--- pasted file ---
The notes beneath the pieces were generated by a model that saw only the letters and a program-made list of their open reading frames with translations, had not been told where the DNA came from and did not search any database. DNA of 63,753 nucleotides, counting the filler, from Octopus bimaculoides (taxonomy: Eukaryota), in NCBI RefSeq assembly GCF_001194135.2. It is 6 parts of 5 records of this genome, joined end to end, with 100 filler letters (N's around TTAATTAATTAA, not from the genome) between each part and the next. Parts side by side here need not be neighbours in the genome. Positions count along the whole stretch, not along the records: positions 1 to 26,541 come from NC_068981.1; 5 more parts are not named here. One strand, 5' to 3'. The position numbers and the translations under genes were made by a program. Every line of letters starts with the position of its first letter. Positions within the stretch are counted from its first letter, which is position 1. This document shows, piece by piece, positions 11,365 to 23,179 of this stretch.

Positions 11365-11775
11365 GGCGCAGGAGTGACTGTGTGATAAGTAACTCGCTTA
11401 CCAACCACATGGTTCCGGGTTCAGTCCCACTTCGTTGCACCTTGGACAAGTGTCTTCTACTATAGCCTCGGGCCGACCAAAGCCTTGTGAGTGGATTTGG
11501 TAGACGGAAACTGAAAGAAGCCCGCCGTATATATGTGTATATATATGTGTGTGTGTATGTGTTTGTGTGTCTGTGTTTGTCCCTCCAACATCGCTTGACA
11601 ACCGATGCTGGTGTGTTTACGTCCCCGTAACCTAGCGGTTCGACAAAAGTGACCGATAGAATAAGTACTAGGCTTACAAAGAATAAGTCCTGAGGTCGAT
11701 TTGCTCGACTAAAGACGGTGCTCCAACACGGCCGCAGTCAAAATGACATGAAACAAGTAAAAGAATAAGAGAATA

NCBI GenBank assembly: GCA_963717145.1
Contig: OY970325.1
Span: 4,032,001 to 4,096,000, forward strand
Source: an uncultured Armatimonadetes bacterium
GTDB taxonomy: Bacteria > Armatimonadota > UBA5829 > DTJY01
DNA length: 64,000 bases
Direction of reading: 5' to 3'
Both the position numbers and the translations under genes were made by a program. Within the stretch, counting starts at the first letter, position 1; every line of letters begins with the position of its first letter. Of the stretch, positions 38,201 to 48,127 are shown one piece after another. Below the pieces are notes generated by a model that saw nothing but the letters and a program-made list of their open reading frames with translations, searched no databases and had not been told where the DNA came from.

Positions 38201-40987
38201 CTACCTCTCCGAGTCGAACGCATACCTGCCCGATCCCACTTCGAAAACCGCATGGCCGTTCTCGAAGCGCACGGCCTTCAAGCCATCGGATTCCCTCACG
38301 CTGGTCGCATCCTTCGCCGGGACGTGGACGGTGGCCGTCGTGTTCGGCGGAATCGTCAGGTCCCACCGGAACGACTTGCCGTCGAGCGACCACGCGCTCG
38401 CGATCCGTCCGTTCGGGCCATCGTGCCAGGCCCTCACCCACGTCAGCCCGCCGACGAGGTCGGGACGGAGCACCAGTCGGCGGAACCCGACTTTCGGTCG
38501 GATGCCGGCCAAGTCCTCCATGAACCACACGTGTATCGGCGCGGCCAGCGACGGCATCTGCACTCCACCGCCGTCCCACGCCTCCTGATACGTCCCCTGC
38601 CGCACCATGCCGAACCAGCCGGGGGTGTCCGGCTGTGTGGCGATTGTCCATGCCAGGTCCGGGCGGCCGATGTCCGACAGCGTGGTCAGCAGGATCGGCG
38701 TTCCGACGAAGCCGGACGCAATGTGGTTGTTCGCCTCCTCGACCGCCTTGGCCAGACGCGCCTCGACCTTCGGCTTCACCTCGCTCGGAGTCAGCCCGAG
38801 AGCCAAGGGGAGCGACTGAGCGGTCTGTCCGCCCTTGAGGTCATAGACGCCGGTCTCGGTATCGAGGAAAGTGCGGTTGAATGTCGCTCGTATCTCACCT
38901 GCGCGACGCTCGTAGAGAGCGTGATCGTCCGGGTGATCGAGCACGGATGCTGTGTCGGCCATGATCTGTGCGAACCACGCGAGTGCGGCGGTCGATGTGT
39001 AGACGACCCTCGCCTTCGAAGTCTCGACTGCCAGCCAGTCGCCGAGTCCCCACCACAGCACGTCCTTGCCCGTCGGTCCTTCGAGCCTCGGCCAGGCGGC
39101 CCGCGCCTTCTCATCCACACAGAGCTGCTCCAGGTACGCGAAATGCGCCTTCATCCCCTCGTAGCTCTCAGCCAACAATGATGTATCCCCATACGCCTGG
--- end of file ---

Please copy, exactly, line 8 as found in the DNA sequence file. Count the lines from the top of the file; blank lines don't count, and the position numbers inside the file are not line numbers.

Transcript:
NCBI GenBank assembly: GCA_963717145.1